Visitors to RSPB Scotland’s Loch Garten Osprey Centre will step back in time to discover how a nest deep within the Abernethy forest changed the fortunes of UK ospreys.
The charity’s new exhibition celebrates the history of the centre and the “nature heroes” of the last 60 years.
After years of persecution, ospreys became extinct in the UK in the 20th century.
Then, in 1954, a pair nested near the shores of Loch Garten, in the Strathspey area of the Cairngorms National Park, and the hopes of nature conservationists and bird enthusiasts were ignited.
In 1958, George Waterston, then director of RSPB Scotland, set up 24-hour surveillance of the nest near Loch Garten.
This was to become known as Operation Osprey, but efforts were thwarted when one misty night in May, a daring egg-thief succeeded in raiding the nest and making-off with its three osprey eggs, replacing them with hen eggs.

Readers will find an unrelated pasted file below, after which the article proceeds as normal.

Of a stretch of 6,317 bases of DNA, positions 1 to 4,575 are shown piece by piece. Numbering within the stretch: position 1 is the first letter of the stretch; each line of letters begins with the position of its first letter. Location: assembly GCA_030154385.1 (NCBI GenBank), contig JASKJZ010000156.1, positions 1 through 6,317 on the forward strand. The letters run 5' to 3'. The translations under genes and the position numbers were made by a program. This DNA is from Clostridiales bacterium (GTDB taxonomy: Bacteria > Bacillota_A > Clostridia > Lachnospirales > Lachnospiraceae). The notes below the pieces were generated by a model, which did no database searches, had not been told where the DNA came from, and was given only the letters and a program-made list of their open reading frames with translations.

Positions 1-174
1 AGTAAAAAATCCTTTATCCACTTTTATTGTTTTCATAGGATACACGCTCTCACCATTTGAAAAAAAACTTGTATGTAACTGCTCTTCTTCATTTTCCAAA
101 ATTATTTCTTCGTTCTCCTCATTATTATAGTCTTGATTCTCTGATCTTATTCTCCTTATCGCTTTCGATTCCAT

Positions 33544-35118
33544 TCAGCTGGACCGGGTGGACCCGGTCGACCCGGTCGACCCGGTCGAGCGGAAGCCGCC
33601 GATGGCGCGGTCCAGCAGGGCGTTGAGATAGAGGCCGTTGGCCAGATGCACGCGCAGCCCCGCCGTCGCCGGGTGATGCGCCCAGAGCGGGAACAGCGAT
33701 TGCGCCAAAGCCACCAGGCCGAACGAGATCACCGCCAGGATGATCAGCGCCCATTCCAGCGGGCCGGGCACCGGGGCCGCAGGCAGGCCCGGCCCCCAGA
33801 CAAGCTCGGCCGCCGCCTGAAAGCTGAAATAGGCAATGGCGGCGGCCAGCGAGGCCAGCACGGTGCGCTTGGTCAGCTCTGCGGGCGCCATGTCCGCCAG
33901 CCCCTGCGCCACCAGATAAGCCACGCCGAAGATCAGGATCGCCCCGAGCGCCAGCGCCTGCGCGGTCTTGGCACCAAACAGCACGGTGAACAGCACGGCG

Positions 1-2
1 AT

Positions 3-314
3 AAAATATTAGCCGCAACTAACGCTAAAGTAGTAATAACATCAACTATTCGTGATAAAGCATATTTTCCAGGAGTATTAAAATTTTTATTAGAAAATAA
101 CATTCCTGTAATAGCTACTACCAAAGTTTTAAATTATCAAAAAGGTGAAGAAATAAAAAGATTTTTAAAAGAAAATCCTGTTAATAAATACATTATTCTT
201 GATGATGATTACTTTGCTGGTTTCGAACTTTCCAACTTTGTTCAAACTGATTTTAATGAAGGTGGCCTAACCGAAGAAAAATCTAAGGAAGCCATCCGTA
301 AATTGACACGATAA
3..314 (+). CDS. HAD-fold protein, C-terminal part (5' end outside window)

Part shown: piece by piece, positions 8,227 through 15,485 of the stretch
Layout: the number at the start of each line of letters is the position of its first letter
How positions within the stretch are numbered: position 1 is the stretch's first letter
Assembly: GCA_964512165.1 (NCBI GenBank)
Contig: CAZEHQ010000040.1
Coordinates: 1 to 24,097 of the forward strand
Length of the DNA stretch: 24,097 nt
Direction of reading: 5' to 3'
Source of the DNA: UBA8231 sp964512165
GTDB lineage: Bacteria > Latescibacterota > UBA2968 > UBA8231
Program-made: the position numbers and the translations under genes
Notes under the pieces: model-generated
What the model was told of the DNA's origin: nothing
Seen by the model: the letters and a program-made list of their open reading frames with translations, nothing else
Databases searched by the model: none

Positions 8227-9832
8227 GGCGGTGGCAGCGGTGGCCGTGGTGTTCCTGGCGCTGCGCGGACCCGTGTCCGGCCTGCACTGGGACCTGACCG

Nest-watchers gave chase, but the culprit was never found.
Despite the setbacks, in 1959 the Loch Garten ospreys successfully hatched three chicks.
Ever since, RSPB Scotland has been working, with the help of volunteers, to protect subsequent families of birds.
From just one breeding pair at Loch Garten in the 1950s, there are now around 250 breeding pairs across the UK.
Jess Tomes, visitor operations and site manager at Loch Garten Osprey Centre, said: “The story of the Loch Garten ospreys is ultimately a story of triumph over adversity and one which shows how determination and resilience can win the day in the end.”
The Osprey Centre’s sixtieth birthday celebration will include photographs, original documents, and reproduction artefacts on display, including barbed wire used to protect the 1959 nest tree, and a fake osprey egg – a reproduction of the chicken egg daubed in boot polish from the 1958 nest raid.
The exhibition is on display in the Loch Garten Osprey Centre until September.
For more information, call the visitor centre on 01479 831476.